The new mtu 12V and 16V 2000: High Tech for high Speeds

Posted on February 17, 2005

The 12V and 16V 2000 Common Rail engines presented at the International Miami Boat Show set new standards for the yacht market.
  • Intelligent Engine Concept
  • Third Generation of the Common Rail Injection System
  • New, Powerful Turbocharger System
  • New "ADEC" (Advanced Diesel Engine Control) Engine Electronics

The 12V and 16V 2000 Common Rail engines presented at the International Miami Boat Show set new standards for the yacht market. Especially the 16V opens up a new power segment because it covers a power segment which didn’t exist in that size class before. The engines also show characteristics which set them apart from anything else in the yacht industry: Extremely low weight, small dimensions and low fuel consumption. mtu made this possible by using state-of-the-art technologies. The basic concept as well as the key technologies of turbocharging, injection and electronics have been redeveloped and advanced.

Intelligent Engine Concept

The favorable power-to-weight ratio of 0.71 HP/kg (16V) and 0.64 HP/kg (12V) of the 2000 Common Rail engines goes back to a high power per cylinder and the extensive use of light alloy. The weight optimization of components and the modular design of the engine are also important factors. In several parts in the 2000 Common Rail engines, more than one function is integrated into the same component. This reduces weight and saves space. One example of this is the engine Vee, which together with the outer wall of the charge air cooler situated above it forms the ducting for the charge air flow, which goes from the turbochargers to the charge air cooler. Such a design was possible because a common rail injection system is used, and the space in the engine Vee (90 degrees) is therefore not occupied by injection pumps.

Third Generation of the Common Rail Injection System

The 12V and 16V 2000 Common Rail engines employ a third generation common rail system in which an accumulator is mounted on top of the injectors. The actual storage function is performed by individual storage facilities in the cylinder heads. This prevents pressure fluctuations in the fuel line, thus stopping surging at the injectors and the supply of too little or too much fuel. The pressure (max. 1800 bar) remains virtually constant in the entire system. In addition, the fuel lines have a smaller and, in the standard version, single-wall design. The fuel line is situated inside the charge air pipe, and is thus surrounded by a second layer.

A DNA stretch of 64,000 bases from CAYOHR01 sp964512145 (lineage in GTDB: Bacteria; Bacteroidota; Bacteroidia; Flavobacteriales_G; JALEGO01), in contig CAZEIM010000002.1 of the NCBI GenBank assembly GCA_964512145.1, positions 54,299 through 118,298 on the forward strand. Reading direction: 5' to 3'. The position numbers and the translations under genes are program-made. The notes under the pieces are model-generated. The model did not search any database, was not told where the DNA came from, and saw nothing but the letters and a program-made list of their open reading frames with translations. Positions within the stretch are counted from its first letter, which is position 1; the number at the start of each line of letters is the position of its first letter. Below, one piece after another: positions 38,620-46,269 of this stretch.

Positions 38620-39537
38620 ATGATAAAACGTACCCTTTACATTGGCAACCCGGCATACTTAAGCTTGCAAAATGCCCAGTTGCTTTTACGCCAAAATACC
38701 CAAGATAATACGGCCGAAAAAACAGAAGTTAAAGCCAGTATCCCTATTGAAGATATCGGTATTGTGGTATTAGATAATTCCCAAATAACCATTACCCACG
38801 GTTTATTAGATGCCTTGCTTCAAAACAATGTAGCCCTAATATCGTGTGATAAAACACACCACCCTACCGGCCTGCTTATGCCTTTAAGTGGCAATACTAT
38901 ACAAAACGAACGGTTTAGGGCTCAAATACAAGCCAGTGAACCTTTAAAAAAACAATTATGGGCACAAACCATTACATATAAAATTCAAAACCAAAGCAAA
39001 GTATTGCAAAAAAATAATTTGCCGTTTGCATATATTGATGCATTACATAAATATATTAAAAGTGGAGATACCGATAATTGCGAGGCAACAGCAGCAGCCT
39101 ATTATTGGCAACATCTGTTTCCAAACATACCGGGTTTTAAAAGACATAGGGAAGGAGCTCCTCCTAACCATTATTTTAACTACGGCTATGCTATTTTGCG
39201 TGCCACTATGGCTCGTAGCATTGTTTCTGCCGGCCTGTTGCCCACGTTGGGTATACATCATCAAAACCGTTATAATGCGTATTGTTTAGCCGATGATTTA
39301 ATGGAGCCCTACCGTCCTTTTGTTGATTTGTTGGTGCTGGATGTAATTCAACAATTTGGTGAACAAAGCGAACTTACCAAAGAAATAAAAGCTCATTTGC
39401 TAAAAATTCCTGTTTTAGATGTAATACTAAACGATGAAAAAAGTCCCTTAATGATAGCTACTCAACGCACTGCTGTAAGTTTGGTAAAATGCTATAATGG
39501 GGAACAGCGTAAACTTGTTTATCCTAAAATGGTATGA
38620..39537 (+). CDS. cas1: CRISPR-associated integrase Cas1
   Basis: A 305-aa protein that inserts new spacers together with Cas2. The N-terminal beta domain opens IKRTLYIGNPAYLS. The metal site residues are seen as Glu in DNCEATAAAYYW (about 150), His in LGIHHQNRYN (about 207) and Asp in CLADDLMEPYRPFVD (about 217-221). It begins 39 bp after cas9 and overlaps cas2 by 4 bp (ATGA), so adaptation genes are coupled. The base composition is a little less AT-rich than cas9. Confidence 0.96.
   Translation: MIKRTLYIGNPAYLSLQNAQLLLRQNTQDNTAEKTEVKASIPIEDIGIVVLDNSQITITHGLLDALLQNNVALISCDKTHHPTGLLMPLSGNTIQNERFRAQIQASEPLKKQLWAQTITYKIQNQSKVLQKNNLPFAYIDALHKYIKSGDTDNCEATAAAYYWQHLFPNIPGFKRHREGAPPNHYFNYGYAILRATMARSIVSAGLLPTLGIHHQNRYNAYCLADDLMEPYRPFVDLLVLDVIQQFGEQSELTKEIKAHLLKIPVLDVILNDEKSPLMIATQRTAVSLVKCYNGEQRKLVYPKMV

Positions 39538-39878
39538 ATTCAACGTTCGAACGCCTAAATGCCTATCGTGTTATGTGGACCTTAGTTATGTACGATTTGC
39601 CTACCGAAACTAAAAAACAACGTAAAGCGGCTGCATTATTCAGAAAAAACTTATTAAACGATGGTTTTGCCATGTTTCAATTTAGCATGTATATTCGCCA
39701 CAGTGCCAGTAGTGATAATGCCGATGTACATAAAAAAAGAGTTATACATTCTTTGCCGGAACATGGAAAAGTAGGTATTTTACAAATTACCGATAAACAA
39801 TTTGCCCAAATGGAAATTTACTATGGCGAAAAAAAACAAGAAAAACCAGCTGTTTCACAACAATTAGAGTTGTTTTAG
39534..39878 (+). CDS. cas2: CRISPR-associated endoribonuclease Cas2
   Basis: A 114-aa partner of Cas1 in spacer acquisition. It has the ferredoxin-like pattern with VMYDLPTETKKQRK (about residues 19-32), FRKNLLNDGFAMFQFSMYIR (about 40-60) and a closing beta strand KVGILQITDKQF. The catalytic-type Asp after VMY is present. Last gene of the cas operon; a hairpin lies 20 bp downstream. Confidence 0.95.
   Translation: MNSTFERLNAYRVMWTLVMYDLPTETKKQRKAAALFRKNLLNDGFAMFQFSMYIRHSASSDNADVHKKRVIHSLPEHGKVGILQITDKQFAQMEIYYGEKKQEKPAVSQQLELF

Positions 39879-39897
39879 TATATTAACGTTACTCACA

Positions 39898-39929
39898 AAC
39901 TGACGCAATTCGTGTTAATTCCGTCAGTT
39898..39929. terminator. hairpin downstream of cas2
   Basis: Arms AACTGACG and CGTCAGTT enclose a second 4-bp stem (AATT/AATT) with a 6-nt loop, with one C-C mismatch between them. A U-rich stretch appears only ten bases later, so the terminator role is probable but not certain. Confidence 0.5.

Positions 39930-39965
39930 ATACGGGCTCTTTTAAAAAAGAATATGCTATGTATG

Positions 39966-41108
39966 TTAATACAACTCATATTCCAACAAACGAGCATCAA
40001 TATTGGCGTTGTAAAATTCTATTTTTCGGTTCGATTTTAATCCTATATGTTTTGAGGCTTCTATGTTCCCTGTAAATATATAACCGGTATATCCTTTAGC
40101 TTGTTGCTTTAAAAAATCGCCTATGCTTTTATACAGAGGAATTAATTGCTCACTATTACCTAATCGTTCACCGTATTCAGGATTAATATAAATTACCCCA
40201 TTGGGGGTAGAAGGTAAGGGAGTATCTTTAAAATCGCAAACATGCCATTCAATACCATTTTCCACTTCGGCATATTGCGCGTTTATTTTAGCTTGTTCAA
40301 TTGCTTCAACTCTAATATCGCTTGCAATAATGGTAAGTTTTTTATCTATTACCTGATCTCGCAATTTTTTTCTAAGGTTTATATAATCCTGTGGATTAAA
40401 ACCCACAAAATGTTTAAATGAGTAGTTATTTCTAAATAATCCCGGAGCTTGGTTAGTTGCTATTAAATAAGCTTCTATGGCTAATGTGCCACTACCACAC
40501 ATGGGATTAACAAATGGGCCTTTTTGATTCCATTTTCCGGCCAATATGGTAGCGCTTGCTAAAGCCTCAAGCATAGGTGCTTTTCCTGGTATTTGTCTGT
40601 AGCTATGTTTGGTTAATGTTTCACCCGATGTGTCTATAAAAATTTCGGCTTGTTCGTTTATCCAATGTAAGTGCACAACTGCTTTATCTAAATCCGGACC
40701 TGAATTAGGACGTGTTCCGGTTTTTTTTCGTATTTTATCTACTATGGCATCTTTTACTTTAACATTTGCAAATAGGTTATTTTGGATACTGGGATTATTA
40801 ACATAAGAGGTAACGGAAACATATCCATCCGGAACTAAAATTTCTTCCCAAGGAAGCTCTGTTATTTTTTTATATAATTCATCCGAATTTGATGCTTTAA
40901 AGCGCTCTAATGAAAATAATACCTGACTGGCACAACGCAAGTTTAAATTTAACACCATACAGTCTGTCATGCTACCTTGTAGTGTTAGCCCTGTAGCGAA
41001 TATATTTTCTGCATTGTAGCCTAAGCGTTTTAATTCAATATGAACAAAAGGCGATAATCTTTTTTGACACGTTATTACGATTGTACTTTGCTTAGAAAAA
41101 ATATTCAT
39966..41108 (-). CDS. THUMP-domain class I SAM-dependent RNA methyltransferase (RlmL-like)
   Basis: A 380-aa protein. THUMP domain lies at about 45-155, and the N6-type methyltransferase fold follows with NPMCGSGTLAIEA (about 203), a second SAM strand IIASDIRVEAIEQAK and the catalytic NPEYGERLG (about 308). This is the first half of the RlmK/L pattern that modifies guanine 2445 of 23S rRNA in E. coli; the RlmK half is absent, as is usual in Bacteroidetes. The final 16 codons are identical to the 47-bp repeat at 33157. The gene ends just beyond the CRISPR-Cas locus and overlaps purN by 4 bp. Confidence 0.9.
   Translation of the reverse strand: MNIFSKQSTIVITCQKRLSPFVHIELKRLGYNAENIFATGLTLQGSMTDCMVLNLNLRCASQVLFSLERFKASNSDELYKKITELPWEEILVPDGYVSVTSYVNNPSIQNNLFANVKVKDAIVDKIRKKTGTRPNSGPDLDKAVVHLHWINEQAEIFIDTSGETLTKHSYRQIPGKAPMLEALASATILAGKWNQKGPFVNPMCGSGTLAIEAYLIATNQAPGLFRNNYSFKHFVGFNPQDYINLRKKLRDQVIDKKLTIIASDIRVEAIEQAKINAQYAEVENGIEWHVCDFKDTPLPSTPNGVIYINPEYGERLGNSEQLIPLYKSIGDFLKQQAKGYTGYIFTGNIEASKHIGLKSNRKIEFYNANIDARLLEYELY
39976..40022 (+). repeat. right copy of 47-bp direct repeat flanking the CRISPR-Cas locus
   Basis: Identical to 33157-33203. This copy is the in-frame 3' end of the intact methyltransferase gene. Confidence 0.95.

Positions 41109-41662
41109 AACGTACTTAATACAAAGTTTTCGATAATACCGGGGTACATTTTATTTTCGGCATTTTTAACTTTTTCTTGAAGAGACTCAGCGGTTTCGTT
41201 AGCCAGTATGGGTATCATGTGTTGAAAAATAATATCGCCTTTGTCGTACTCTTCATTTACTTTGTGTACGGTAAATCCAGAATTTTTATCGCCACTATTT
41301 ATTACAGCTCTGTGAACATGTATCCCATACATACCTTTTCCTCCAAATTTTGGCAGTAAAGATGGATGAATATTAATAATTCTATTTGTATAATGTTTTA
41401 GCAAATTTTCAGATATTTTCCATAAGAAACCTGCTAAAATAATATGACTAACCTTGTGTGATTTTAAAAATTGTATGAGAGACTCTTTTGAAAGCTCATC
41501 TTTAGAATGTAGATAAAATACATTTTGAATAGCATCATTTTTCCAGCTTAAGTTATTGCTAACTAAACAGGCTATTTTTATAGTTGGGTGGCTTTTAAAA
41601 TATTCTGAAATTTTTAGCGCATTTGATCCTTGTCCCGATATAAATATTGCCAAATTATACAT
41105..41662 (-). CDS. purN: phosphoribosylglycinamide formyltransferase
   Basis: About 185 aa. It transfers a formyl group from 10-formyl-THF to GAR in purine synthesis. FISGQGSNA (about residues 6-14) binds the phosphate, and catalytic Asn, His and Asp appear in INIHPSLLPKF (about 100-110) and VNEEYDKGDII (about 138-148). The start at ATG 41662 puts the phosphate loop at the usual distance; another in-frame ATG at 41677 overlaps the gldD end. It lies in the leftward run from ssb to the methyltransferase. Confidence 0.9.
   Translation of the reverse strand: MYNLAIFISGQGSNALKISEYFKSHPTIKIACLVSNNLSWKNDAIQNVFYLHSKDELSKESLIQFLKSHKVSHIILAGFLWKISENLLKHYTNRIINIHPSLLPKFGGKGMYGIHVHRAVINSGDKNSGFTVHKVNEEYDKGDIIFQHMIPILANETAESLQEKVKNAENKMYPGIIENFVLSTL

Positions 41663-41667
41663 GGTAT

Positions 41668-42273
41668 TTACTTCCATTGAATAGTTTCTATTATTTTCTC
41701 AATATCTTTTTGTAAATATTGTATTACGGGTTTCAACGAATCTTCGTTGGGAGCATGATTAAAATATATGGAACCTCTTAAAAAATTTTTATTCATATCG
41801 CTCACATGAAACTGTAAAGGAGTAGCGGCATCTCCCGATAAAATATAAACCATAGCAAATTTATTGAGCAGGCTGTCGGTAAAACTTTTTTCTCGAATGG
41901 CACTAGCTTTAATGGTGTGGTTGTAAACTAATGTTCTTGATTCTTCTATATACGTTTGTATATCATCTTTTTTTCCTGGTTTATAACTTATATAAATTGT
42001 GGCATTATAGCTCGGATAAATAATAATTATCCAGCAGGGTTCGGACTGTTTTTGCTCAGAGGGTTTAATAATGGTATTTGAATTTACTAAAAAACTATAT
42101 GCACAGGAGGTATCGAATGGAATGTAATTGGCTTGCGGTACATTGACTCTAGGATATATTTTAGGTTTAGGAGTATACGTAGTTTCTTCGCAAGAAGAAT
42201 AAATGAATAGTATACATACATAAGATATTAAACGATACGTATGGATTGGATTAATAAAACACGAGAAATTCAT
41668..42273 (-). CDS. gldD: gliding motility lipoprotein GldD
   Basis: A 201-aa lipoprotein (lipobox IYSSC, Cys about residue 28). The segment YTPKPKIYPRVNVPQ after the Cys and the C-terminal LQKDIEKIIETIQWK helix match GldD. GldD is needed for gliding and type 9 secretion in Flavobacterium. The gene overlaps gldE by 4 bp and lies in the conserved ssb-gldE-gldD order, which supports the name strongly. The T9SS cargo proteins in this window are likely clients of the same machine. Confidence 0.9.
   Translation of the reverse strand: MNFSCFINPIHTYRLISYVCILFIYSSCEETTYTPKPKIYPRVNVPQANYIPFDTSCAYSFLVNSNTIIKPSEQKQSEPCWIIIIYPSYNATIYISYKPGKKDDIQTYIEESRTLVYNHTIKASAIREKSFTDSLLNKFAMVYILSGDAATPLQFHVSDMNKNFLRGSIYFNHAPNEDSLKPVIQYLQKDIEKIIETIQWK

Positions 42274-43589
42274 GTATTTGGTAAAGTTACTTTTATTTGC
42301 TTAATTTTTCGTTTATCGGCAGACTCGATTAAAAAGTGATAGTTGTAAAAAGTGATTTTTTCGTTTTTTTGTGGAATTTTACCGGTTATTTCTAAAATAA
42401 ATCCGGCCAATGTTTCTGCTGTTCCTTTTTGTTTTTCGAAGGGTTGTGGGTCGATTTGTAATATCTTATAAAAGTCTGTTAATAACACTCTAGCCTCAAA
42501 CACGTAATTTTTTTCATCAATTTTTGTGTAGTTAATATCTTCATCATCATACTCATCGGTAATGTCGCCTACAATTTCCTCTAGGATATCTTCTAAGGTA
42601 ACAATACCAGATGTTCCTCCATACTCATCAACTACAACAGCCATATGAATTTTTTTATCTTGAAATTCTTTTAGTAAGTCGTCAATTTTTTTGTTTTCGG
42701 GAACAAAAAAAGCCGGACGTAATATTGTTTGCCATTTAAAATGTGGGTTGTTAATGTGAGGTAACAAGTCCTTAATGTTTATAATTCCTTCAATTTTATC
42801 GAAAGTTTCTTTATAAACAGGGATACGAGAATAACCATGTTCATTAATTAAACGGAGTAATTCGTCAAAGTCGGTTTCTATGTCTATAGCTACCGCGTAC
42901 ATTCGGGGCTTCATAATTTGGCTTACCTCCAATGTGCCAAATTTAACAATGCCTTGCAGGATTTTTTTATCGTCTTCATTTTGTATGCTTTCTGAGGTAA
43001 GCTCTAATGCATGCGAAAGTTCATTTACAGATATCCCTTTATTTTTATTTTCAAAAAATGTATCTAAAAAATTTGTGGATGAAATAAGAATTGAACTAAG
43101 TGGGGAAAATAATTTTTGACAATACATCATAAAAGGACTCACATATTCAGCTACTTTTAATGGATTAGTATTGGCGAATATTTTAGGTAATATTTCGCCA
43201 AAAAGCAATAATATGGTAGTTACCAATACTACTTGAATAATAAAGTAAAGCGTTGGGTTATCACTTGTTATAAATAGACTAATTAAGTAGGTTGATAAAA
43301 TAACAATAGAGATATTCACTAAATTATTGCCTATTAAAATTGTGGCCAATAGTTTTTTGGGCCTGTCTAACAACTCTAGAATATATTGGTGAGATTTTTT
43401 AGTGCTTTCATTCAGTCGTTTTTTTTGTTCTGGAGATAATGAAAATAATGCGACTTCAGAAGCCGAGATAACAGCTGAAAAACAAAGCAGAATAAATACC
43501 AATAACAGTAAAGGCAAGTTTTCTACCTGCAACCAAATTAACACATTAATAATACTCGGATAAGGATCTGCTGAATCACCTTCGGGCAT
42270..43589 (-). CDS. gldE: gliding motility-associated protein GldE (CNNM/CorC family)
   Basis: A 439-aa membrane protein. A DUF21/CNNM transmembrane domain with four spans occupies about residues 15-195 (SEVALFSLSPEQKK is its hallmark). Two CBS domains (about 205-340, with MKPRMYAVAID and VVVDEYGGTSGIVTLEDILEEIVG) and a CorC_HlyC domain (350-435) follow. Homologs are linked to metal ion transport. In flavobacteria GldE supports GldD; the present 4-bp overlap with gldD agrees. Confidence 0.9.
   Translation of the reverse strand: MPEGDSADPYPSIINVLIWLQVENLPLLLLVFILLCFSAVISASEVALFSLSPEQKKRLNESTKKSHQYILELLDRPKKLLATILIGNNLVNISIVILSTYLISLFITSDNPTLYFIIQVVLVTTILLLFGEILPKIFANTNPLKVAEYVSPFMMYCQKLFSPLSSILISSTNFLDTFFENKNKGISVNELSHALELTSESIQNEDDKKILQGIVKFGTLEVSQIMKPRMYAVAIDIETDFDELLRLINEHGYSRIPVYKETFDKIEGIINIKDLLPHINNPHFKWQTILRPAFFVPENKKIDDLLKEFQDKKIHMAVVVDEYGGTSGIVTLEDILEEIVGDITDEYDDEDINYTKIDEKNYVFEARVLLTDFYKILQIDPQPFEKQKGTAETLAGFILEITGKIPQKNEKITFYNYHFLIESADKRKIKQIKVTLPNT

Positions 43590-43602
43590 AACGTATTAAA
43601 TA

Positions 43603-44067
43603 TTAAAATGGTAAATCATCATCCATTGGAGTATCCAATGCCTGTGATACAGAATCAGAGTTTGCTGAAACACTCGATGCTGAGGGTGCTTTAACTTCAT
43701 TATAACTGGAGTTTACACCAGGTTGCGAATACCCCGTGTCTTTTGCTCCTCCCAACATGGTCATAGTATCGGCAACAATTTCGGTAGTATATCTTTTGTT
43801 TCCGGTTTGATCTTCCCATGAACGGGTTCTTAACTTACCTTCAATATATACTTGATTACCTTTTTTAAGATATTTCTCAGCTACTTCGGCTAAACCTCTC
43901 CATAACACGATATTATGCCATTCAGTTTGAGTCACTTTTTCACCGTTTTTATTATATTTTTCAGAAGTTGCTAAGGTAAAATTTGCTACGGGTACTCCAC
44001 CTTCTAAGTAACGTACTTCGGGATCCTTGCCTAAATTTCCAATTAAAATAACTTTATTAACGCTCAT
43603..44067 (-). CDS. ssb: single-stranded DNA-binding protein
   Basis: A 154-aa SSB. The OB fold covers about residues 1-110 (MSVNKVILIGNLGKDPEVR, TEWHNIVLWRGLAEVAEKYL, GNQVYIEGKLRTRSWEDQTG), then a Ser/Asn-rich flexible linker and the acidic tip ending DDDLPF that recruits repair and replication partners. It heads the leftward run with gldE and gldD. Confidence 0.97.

mtu - as the first manufacturer in the industry - has been using the powerful common rail injection system in its engines with great success since 1996. This technology has now become the standard in the automotive sector, and was recently also brought into use by competitors in the off-highway/marine sector. As a result of our positive experience with this system, mtu has again used a common rail system in the 2000 Common Rail. However, it is an advanced version of the third generation.

New, Powerful Turbocharger System

The 12V and 16V 2000 Common Rail engines are fitted with a powerful turbocharger system, in which three turbochargers are used. Only one turbocharger runs at low engine speeds; the second and third turbocharger are only engaged electronically at higher engine speeds. This sequential turbocharging ensures a powerful charge air flow and therefore an immediate and strong engine acceleration response across the entire performance map. The efficiency of the turbocharging system is enhanced by the integration of the charge air cooler into the engine Vee, as this shortens the path of the charge air flow.

The ZR 125 turbochargers were developed by mtu, and are also manufactured in-house by the company. At a maximum turbocharger speed of 85,000 rpm, they build up a maximum charge air pressure of four bars, a pressure that is otherwise only achieved by complex two-stage charging systems in engines of this size. The compressor wheel is made of aluminum, which has a positive impact on the acceleration performance of the turbochargers because of the low weight. The compressor wheels of the turbochargers are housed in a water-cooled carrier housing, which keeps the surface temperatures below the level of 220 degrees Celsius stipulated by the SOLAS regulation (Safety of Life at Sea).

New "ADEC" (Advanced Diesel Engine Control) Engine Electronics

Another major innovation in the new mtu 2000 Common Rail series is the new generation of mtu's own "ADEC" (Advanced Diesel Engine Control) electronic engine management system. During the in-house development of the units, the diesel engine was regarded from the very start as an integral component of the propulsion system. Consequently, the engine can be easily integrated into the power train. To achieve this, in addition to the engine controller, a system interface was developed, which provides shipbuilders with a wide range of capabilities and advantages. The controller was given a far more robust structure than previous units, with the result that it is even more suited to all the different conditions in the engine.

Technical Data of the New 12V and 16V 2000 Common Rail Engines

Number of cylinders

12 / 16
Engine output for yachts and fast ships 1344 /1792 kW (1800 / 2400 HP)
Power per cylinder 112 kW (150 HP)
V angle 90 degrees
Bore/stroke 135 mm/156 mm
Displacement per cylinder 2.23 liters
Idling speed 600 rpm
Maximum engine speed 2450 rpm
Turbocharging Single-stage sequential turbocharging with two or three turbochargers, charge air cooling, water-cooled compressor wheels
Injection Common rail with individual storage volumes integrated into the injectors
Cooling system Mixed circuit
Valve control Four valve design with a centrally arranged camshaft
Cylinder cut-out system Optional, electronically controlled